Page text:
WASHINGTON (Reuters) - The U.S. general nominated to oversee a vast region that includes Afghanistan on Thursday backed keeping Afghan forces at a peak strength of 352,000, contrary to current plans to shrink them after NATO declares the war over next year.
General Lloyd Austin, nominated to lead the U.S. military’s Central Command, said at his Senate confirmation hearing that a more robust Afghan force, while more costly, would “hedge against any Taliban mischief” following America’s longest war.
“Keeping the larger-size force would certainly reassure the Afghans, it would also reassure our NATO allies that we remain committed,” Austin said.
The comments came two days after President Barack Obama announced in his State of the Union address that 34,000 U.S. troops - roughly half of the current U.S. force in Afghanistan - would be withdrawn by early 2014.
Obama reassured Americans that the costly, unpopular war was coming to an end, but he left unanswered bigger questions about America’s exit strategy, including how many U.S. troops would stay in the country beyond 2014 to help train and advise the Afghans and to battle remnants of al Qaeda.
Obama also did not discuss the future size of the Afghan forces, although a White House fact sheet sent out after his address noted they would remain at 352,000 until “at least” early 2015.
Austin warned the Taliban would be waiting to test them.
“You could reasonably expect that an enemy that’s been that determined, that agile, will very soon after we transition begin to try to test the Afghan security forces,” Austin said.
Under current plans, the United States and its NATO allies will help build up the Afghan armed forces to 352,000 personnel, a number they are approaching, but the size of the force - which the allies will continue to fund - will be trimmed to 230,000 after 2015.
The hearing frequently moved away from questions about the Afghan war and other current events to questions about Austin’s past role as commander in Iraq, when a failure to strike an immunity deal for U.S. troops led to their total withdrawal in 2011.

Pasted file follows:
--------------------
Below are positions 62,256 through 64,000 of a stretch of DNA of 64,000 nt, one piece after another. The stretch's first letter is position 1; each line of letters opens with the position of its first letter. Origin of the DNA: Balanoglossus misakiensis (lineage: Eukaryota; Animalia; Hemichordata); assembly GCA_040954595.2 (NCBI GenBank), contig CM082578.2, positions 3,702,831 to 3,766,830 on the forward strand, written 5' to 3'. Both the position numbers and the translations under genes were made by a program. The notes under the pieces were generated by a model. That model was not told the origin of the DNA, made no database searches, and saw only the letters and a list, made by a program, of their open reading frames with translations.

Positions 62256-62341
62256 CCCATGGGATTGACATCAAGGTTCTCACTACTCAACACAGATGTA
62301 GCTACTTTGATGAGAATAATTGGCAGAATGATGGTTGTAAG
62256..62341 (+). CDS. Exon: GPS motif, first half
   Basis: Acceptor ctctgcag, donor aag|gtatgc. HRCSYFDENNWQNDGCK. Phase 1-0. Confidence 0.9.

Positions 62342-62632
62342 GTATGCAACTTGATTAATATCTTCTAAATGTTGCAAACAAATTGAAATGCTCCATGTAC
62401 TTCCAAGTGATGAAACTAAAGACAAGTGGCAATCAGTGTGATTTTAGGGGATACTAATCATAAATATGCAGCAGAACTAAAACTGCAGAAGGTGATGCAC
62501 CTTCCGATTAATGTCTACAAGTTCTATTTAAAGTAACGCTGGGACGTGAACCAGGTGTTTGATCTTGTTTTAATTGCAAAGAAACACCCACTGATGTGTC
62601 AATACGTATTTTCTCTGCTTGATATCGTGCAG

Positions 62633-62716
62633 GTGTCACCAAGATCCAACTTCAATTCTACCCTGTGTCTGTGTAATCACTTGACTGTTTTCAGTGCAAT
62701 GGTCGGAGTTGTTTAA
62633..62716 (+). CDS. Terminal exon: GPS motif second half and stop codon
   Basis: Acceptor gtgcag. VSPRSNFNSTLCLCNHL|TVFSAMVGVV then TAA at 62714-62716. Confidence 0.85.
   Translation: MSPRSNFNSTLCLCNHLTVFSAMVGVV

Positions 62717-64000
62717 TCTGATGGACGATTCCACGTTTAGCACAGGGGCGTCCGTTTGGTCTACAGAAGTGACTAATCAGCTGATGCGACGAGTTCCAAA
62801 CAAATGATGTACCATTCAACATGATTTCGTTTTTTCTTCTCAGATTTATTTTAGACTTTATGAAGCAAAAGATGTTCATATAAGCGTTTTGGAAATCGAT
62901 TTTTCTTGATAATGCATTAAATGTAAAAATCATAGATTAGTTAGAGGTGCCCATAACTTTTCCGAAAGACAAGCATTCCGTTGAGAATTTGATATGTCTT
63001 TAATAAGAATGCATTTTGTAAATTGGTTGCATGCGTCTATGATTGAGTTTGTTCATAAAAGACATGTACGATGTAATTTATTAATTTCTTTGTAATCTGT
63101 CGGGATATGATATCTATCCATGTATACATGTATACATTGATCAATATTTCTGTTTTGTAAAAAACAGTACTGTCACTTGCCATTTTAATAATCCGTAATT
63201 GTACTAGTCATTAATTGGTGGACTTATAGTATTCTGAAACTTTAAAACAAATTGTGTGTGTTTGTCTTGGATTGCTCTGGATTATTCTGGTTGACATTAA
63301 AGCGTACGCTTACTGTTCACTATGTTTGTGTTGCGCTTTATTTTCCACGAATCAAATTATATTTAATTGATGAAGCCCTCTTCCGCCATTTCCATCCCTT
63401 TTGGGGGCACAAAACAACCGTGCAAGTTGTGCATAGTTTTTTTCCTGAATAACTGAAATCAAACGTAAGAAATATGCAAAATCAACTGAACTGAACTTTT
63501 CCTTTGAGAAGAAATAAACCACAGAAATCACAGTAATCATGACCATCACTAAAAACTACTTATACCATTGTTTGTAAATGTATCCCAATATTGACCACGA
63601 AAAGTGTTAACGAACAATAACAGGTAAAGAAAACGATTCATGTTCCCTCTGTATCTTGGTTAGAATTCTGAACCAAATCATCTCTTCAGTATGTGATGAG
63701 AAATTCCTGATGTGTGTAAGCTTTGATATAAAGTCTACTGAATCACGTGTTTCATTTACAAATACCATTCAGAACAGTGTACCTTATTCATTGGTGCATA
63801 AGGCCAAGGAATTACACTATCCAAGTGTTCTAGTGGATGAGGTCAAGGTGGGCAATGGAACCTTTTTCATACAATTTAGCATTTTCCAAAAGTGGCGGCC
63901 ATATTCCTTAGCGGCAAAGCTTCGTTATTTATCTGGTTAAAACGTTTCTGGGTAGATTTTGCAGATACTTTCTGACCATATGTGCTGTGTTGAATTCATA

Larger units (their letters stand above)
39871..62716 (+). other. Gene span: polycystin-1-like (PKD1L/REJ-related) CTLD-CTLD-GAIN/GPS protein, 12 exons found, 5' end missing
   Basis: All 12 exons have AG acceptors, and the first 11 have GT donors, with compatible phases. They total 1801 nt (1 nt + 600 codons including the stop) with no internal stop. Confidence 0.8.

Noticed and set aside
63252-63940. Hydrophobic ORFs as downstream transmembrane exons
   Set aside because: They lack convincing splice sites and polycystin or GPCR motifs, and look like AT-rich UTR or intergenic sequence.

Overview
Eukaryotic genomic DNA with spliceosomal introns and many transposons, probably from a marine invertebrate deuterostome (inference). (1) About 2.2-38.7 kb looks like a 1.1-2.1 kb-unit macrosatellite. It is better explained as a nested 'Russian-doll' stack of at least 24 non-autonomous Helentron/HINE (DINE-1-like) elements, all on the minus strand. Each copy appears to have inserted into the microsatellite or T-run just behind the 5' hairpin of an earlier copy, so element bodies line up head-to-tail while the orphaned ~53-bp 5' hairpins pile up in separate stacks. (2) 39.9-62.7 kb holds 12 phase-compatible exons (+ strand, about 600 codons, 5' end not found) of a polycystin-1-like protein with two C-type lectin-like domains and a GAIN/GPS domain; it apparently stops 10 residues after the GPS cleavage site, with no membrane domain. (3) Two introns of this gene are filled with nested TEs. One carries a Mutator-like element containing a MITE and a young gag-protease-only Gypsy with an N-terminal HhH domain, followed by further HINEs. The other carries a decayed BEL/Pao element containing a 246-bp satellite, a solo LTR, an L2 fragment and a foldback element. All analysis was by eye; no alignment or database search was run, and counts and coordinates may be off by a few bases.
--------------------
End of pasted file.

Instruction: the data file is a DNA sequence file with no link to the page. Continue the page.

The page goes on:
Obama administration officials have warned that failure to strike an immunity deal with Afghanistan would also result in a pullout, but Afghan President Hamid Karzai and U.S. officials have expressed confidence a deal can be reached.
Republicans, who have criticized Obama’s drawdown strategy in Afghanistan, noted that the president would have left a much smaller force in Iraq than Austin recommended, even if a deal had been struck.
Senator John McCain of Arizona lamented the lack of a U.S. presence in Iraq.
Pressed by Republicans, Austin acknowledged that the situation in Iraq was trending in a “problematic” direction, and agreed that a continued U.S. role would have helped bolster Iraqi forces.
When it came to Afghanistan, Senator Lindsay Graham of South Carolina warned Austin that if Obama sought an insufficient force for the post-2014 mission, he would refuse to vote for funding the war effort.
“It can be as low as 9 or 10,000, that I will stand with them,” Graham said.
“If they overrule the commanders and create a force that cannot in my view be successful, I cannot in good conscience vote to continue this operation.”
Graham said he would vote for Austin’s confirmation once Austin spoke with the former commander of the Afghan mission, General John Allen, about his recommendations to Obama and reported back to the committee about his opinion.
Reporting by Phil Stewart; Editing by David Brunnstrom